To my one-year-old daughter: Thoughts on Body Image and Beauty

11960092_4308339073677_2314436844244038233_nMy daughter, you are no longer a baby. This is impossible to me. You are more than a year old right now and I marvel at how big you’re getting. You were trying to stand in an ice cream bucket the other day—giggling as it fell over again and again—an ice cream bucket that we could bathe you in when you were just born. Your growing feet and toes are the foundation for the past miracles of standing and your first, tottering steps—and now for running, jumping, climbing the stairs at the playground outside, and the endless enjoyment as we play “this little piggy” while you sit (and sit, and sit, and waaait) on the potty. Your increased size is paralleled by increased ability and comprehension. Dad and I are amazed every time you show some new understanding: a new sign, a new animal sound, a new mimicry. The other day I told you in pre-dinner end-of-day frustration, “I’m tired, too, but soon Daddy will be home and then we can bug HIM.” You looked at me seriously… and then signed “bug” (as in insect).

I’ve experienced the double blessing of watching myself grow next to you. People joke, “She’s getting so big! And so is Alsina!” Oh ha ha. I’m eight months plus two weeks pregnant, and things have definitely changed dramatically. Moving my bulk around is a huge commitment, and sometimes I wake up at two am half off the bed—having, apparently, decided halfway that it wasn’t worth the effort of getting all the way up to go to the bathroom. It’s not just a big belly added on to the front of my normal frame, either: I can’t even get pre-pregnancy pants up around my ankles, much less my now-herculean thighs, and pre-pregnancy blouses have the same issue around burgeoning… other places.

Why does “getting big” suddenly become a curse as we grow older? Like you, my increased size has come with increased capabilities. Well, I can’t really sprint or cartwheel anymore, true, but when you weigh those abilities with that of “growing a human,” they pale significantly. My bigness comes with increased sympathy (I feel my heartstrings pull with pity any time I see someone drop something—until I remember that it’s easy for “normal” people to bend over) and increased awareness (you notice more of what’s around you when it takes you longer to get somewhere—the locations of all the bathrooms en route, for example). The purple, scarrish stretch marks tattooing my stomach and legs commemorate the amazing abilities of my skin and organs, which have shifted and spread to make room for your little sister. The pounds I’ve gained prepare my body to feed the coming baby, literally from my own flesh and blood. My feet have spread to ground the whole endeavour, my hips have opened and widened to create a passage for life. Everything that should be taut, firm and flat for swimsuit season has become soft and forgiving and round for nurturing and nourishing a newborn.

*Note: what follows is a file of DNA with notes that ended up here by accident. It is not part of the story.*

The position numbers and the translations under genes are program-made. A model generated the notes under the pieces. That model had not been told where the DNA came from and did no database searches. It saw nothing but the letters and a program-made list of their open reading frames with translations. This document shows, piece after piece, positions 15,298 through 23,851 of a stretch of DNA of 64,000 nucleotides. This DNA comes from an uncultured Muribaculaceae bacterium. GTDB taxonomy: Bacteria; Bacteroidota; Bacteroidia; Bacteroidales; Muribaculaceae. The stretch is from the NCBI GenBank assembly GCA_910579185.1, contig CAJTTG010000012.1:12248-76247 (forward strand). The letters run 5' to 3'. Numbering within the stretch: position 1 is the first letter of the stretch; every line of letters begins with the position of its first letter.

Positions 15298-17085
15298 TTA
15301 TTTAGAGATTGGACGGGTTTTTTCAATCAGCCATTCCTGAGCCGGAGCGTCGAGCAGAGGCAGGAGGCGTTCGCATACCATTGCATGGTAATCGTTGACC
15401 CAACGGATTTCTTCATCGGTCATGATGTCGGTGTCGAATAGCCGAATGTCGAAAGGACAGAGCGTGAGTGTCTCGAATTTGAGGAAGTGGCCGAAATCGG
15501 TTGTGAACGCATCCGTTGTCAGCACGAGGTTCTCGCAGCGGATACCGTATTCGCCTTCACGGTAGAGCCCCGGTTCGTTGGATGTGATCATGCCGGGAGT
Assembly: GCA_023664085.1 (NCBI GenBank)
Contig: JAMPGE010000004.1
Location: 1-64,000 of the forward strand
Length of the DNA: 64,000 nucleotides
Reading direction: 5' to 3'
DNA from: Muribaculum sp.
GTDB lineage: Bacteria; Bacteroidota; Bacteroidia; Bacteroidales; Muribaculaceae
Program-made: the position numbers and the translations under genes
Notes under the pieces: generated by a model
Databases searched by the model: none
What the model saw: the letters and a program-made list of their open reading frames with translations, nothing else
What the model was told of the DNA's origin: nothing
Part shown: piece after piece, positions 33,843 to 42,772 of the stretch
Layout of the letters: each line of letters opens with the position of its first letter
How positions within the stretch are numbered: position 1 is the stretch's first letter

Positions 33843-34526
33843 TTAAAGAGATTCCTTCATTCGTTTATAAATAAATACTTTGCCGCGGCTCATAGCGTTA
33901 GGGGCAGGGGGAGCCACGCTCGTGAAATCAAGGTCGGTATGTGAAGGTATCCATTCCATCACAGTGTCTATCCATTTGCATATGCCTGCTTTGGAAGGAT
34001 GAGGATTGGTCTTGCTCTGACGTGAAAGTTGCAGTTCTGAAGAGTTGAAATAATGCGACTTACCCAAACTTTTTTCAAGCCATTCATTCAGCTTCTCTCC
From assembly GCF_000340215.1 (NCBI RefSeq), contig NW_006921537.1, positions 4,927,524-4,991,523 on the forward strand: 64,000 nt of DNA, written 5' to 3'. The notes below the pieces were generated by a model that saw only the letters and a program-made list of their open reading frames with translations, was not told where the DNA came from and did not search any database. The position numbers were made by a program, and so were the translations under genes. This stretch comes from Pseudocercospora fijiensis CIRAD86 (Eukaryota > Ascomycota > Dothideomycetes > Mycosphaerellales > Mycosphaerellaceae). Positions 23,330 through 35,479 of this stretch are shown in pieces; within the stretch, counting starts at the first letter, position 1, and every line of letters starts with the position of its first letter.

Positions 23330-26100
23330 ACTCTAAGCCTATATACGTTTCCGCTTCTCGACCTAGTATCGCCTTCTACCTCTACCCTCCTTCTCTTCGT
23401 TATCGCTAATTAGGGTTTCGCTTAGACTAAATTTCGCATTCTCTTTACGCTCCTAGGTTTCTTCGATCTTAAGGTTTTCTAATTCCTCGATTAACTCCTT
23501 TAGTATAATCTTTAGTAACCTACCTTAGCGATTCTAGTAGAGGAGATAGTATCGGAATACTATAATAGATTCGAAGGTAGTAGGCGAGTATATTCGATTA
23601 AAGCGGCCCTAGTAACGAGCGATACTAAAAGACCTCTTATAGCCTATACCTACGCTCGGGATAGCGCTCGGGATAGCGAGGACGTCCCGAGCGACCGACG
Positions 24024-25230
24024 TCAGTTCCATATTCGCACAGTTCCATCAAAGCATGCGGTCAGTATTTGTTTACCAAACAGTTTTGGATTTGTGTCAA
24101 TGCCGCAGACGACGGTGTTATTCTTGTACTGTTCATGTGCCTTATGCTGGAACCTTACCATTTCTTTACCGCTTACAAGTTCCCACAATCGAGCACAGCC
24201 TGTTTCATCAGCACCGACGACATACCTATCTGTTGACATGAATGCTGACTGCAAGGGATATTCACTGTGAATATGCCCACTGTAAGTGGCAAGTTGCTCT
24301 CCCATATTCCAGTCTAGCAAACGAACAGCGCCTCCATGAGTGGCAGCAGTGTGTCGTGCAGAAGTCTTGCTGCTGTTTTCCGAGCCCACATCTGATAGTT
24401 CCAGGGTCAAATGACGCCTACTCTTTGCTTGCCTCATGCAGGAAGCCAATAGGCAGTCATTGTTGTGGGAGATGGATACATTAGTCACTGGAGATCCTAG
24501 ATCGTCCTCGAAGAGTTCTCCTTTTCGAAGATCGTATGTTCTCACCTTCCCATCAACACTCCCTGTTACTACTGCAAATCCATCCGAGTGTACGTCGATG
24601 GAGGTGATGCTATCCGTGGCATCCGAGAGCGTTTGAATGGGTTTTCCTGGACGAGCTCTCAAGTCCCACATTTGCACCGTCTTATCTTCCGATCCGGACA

And I’m not sorry. There’s an animal instinct that knows: this is right. From inseminated egg to fetus to birth and puberty and on, my body has been preparing itself (or rather, herself) for this experience, and she knows what to do. Visiting a recovery hospital for a grandmother a few days ago (we took you in your Halloween costume, you were adorable), I realized that on the outside I may look much like these people—barely able to get out of a chair, needing leverage to lug myself out of bed, huffing along at the slightest exertion—but my body is not sick or broken. She is at her prime, the pinnacle of her life. There is a strange calm about my body, if I allow it, even at this moment of greatest dissonance between my mirror’d self and the magazine covers. Comparison and measuring and disgust over lumps and lines and cellulite seem to melt away in my body’s animal self-assurance.

Centuries ago, our parents-parents-parents (etc.) knew this. Daughters saw mothers and grandmothers in their body’s natural roles—as mother, as labourer, as nurturer—and used their own bodies to weave, to thresh, to dance, to create beauty and to sustain life. A woman’s value was largely in proportion to her ability to fill these roles. I’m not saying we should go back to the days when Rachel and Leah were vying for the next progeny-prize, or a woman’s worth was largely tied to her son-count, but I do think in “freeing” the woman from her body, we have imprisoned her in a false and shifting world of impossible and empty beauty ideals. We have beaten back and caged the self-assurance of a body that works, lifts, bears, carries, delivers; we have cut out the fullness of a body that can and we are left with an empty shell of a body that merely is. All we have left is the insatiable lust to feel thin and sexy and beautiful. But beautiful… for what end?

Your body is perfect. I realized that when you came out, and your head had been squeezed and molded into an absolute cone. Doesn’t every starry-eyed parent come away with that understanding? “Born — lbs and — oz at –:– am, and she’s perfect.” Not one of them writes “a little scrawny,” or “passable,” or even “average.” We are awed, even frightened and reverential, at the miracle of the formation of a human body and (already!) a human mind from—what??—from seemingly nothing. Chemicals and proteins, months of morning sickness and then back pain, hours (or days) of labor do not begin to add up to this: this blinking, mewling, miniature self still wet from the inside of your body, grasping with impossibly tiny fingers and stretching tiny limbs in the new light of an old world.

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